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Atomic City Adventures – The Case of the Black Dragon

Title: Atomic City Adventures – The Case of the Black Dragon

Studio: Windstorm Studios

Released: August 2011

Reviewed by:  Kenny Newell

When choosing  games to review I’m pretty picky on what I get for a couple different reasons.

#1.  I usually have to pay out of pocket for many of the games.

#2. I don’t have a ton of time to play, therefore I want to make sure I pick something that is interesting.

Atomic City Adventures (Case of the Black Dragon) caught my eye months ago because it was mentioned on the twitter feed of Everyone understand that I was a major fan of Ensemble Studios. They made some of my favorite games of all time. With that said, I’ve been following the different groups and people that have formed studios since Microsoft dissolved Ensemble. One of the studios that was formed just after the split was Windstorm Studios.

According to Windstorm Studios website. Windstorm Studios is basically one guy. Dusty Monk, former Sr. software engineer at Ensemble Studios. When Microsoft laid him off in 2009, Dusty decided that now was the time to create games that he wanted to play. He decided to code the whole game himself and hire out art, music and voice acting. This was a one man show putting his own money at risk to make a game.

After learning the background story to the game. I was sold and my money was put back for the title.  Everyone likes an underdog putting it all on the line and taking some risk. It’s what America was built on… Guts. Now let’s see what the labor and drive of one man can do. Here is my review of Atomic City Adventures.

Atomic City Adventures is set around the year 2230 A.D., but has a retro-future 1950?s look to it. I am a big fan of the game art and music. The game looks to me like “ What people in the 1950?s thought the future would look like”. You play as police officer Pam Rodgers of the Vehicular Strike Force or VSF as it’s referred to in the game.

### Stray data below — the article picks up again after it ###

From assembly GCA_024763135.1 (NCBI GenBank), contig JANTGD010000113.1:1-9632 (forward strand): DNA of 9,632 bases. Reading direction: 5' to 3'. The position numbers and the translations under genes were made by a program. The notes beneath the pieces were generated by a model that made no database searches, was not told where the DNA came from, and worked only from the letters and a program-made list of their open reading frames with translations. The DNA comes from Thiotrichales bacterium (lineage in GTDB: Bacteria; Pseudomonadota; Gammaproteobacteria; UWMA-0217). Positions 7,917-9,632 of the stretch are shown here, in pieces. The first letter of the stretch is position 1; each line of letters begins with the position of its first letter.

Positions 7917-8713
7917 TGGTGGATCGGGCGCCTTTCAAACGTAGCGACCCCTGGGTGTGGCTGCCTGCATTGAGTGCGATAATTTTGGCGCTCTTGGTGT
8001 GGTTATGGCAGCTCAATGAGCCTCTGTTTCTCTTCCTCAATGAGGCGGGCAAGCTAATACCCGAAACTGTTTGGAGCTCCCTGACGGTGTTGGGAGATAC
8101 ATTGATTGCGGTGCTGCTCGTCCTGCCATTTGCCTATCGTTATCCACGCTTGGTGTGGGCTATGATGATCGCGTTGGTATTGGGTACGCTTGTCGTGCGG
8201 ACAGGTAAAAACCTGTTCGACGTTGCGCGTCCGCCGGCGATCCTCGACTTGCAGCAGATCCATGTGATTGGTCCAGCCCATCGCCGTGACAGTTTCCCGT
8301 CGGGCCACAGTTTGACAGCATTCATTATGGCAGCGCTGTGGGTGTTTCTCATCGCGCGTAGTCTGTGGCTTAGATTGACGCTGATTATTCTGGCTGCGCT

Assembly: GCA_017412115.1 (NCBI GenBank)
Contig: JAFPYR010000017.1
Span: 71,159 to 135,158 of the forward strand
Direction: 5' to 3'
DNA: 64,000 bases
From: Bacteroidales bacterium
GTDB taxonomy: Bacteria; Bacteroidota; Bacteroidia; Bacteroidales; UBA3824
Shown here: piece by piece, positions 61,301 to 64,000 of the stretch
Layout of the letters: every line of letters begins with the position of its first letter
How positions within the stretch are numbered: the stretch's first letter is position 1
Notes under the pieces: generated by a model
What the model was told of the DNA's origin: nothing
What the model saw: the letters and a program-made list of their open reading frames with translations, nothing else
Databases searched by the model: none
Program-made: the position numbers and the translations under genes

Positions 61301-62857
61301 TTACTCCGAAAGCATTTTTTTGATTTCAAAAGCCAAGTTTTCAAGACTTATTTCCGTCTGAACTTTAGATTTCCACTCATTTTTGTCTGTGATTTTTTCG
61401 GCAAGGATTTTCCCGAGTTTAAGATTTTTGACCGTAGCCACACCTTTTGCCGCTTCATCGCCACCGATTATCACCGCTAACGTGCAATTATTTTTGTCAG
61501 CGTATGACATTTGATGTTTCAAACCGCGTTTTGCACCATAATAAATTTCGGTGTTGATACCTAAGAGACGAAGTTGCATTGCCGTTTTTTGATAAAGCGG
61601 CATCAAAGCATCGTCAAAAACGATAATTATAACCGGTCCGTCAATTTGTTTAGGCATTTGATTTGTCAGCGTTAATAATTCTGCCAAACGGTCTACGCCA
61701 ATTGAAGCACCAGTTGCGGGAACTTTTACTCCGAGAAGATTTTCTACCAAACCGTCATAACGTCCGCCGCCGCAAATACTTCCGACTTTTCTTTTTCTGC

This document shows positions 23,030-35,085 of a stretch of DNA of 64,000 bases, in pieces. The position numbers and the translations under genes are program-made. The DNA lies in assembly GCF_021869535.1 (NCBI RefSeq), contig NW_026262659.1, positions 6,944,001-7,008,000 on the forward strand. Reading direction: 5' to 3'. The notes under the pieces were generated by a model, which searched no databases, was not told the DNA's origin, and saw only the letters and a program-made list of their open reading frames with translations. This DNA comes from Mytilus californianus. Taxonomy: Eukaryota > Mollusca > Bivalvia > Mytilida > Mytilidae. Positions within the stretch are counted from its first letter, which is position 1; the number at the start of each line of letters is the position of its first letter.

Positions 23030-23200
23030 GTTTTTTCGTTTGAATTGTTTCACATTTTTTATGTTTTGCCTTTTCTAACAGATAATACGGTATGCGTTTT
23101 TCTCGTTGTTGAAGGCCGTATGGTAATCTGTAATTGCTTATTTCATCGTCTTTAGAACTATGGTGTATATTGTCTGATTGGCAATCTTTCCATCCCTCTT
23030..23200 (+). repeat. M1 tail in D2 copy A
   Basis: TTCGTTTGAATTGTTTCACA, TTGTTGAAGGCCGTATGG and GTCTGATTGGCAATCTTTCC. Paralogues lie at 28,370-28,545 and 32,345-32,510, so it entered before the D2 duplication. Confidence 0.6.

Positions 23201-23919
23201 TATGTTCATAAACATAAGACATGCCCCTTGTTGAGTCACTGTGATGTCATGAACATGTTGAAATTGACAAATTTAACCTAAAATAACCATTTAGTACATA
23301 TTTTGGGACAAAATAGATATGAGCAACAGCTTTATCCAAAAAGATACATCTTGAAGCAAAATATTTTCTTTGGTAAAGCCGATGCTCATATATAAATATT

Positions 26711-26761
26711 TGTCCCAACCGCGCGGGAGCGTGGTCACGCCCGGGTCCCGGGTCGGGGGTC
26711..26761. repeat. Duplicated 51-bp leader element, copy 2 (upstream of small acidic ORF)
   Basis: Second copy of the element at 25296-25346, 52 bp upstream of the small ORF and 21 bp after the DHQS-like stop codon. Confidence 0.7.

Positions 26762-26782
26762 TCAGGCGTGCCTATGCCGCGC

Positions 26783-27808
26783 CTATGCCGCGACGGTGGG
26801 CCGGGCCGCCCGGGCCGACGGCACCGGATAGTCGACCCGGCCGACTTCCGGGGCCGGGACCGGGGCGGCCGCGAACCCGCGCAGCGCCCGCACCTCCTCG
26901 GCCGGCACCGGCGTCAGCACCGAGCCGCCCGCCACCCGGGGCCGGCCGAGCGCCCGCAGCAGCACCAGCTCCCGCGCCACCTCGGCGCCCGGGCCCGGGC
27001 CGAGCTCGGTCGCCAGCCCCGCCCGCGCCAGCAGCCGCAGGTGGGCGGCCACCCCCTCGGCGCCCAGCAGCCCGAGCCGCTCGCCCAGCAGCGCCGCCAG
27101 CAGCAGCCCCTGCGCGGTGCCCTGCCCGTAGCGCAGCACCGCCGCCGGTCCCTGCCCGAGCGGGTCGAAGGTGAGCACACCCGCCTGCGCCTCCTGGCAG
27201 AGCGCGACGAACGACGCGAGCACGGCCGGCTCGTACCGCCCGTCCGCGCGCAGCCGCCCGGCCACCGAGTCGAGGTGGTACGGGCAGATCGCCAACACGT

You start the game on your hover-bike patrolling the city for thugs and criminals. You are sent on a main mission, but you can veer off on optional objectives and missions. During these missions you find hidden weapons and contraband that you seize. The weapons are then added to your inventory on the next mission.  You can dismount your hover-bike at any time and deal with enemies by kicking or shooting at them. You also have to dismount the bike to open weapon caches and program computers.

Players also try to fly through blue glowing circles called AI Antenna. These circles teach you to drive as well as give you an indicator where you have been. You get points for finding all of the antennas and disabling them. The AI Antennas are optional to find in the game, but add extra points to your score. Each mission keeps your high score and gives you bonus points for how efficiently you complete it. High scores are broken into three brackets. bronze, silver, and gold. Essentially, the more of the optional objectives you complete, the more contraband you collect and AI network antennas you disable by flying through them, the closer your score will get to getting a silver or gold designation.

Atomic City Adventures is a seven part story with multiple missions contained in each of the sections. The missions have waypoints that are shown on a clean and easy to read mini map on the screen. The waypointalso shows up on the main screen as a colored square that helps you navigate. Around the third act of the game, Pam loses the hover-bike and picks up a flying-bike. This is when the fun begins. I had a great time scaling buildings and flying through the air. Arming my bike with heat seeking rockets and kicking butt. I really liked that you get right into the fun of the game and start on a mission immediately when you start.

I’m very impressed with the one man programming team “Dusty Monk”. I hope that this is the beginning of more episodes Of Atomic City Adventures in the future. The only part of the game that I didn’t get to experience was the S-110 Odaka Wraith flying bike. It came only with pre-orders and I didn’t order until a few days after the release. The game may give around 8-15 hours of play if you decide to explore the city and find all contraband and complete all side missions. It is available on Gamestop’s Impulse Online and Direct2drive for the great price of $14.99. So, download today and support an independent studio putting it all on the line.

Questions or comments?

Kenny Newell

 Download Atomic City from Impulse!

Thanks for the review Kenny!


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